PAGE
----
On Monday afternoon, the Pittsburgh Steelers officially signed OT Adrian Ealy to the active roster after waiving UDFA OT Jordan Tucker. The move proved to be swap of two offensive linemen, as Ealy was brought in to replace Tucker as depth along the offensive line. According to the training camp recaps by Alex Kozora, Tucker notably struggled to get any sort of footing with Pittsburgh after signing with the team out of North Carolina this spring. Having done the film room breakdown on Tucker coming out of UNC, I can attest that the undrafted OT had a lot of issues in his game, making his prospects of winning a roster spot slim, at best.
Ealy also was undrafted out of Oklahoma, signing with the Ravens after the 2021 NFL Draft concluded. He earned a 90.0 overall grade from Pro Football Focus last summer as the highest-graded rookie OL in the preseason, but got released by Baltimore and has bounced around the league since.
Still, while Ealy’s addition may not be a seismic one regarding the shuffling of Pittsburgh’s current starting OL, head coach Mike Tomlin did send a loud and clear message when asked if the signing of Ealy had anything with the poor performance his offensive line put on tape against the Jacksonville Jaguars.
“I don’t send messages: I just make moves,” Tomlin said after practice Monday on video via Brian Batko.
Clearly, Tomlin has not been impressed with the play of his offensive line from the top on down. You have already seen Pittsburgh make multiple moves, like releasing OT Jake Dixon, OG Chris Owens, and C Nate Gilliam, and in turn signing OG Bill Dunkle and C Ryan McCollum to replace them as depth along the OL. While these moves may seem minor in nature, it does show Tomlin isn’t stratified with the play and development of the backups on the roster and will cut bait to try and find better options to provide depth and compete for roster spots.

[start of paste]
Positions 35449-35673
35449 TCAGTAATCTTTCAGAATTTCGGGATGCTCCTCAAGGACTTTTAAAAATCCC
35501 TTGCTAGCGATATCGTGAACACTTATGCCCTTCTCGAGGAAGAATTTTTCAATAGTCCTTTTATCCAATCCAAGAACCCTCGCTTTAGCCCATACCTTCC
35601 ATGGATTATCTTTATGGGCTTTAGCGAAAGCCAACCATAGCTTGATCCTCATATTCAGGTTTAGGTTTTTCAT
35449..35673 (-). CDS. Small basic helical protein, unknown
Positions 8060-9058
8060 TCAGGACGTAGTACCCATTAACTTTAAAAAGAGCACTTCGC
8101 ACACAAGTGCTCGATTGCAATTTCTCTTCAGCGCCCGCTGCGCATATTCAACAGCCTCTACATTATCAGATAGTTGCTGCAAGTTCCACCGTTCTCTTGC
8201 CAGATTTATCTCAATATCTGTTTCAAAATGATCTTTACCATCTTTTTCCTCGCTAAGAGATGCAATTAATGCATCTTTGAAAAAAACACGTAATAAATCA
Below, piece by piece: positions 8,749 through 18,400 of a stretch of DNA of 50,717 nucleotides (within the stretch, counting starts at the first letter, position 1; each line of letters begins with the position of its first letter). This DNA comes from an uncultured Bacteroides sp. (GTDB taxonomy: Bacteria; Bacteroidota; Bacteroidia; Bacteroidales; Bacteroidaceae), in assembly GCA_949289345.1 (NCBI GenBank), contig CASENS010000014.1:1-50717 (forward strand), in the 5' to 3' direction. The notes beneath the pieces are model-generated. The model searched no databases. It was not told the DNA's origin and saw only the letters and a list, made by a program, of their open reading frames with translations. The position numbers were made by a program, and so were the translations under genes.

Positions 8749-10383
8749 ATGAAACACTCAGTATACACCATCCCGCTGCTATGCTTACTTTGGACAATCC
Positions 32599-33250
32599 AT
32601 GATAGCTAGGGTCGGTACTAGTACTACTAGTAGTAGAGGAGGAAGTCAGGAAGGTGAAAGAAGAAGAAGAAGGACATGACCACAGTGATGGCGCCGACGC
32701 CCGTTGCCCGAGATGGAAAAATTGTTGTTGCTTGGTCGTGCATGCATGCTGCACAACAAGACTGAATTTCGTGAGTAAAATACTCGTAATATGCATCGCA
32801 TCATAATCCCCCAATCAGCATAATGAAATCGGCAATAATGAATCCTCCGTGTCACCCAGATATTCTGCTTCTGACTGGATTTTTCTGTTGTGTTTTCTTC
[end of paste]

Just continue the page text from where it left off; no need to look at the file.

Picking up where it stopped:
The old “throw mud at the wall to see if it will stick” analogy applies perfectly here as Pittsburgh is showing an effort to try an address an issue of talent and depth with their offensive line, but they are currently doing so with players that likely will have a minimal impact on their starting lineup. The starting offensive line got exposed against the Jaguars defensive front, forcing Mitch Trubisky to run for his life in his limited showing Saturday. While I may personally be a fan of some of the traits that Dunkle or Ealy bring to the table, it’s hard to expect either of them to contribute meaningful snaps in 2022.
While Tomlin acknowledged that the team needs to improve their play upfront after Saturday’s game, but he along with the front office haven’t shown the willingness to address the starting offensive line as it’s currently assembled. Tomlin mentioned earlier this offseason on The Pivot, “You better be willing to do unique things in order to expect unique results.” Well, in terms of addressing the offensive line, Tomlin and the front office have been ordinary transactions like adding UDFA or practice squad-caliber players to try and help improve the state of the unit. As Tomlin said in the interview, “That don’t make sense.”
If Tomlin is about making moves instead of sending messages to his offensive line about their continual poor play, but doesn’t do anything meaningful to address the issue, he is going against his coaching philosophy he laid out a few months ago. While it shouldn’t be expected that Pittsburgh can readily acquire a Pro Bowl talent at this juncture of the preseason, there are moves that can be made via free agency or trade to at least bring in a couple of OL that can challenge the current starters on the roster. This was the issue Pittsburgh dealt with all last season behind a patchwork OL, and unless this current unit improves drastically or the decision makers make a notable move to improve the unit before the start of the regular season, we may be in line to see more of the same thing in 2022 based off Saturday’s performance.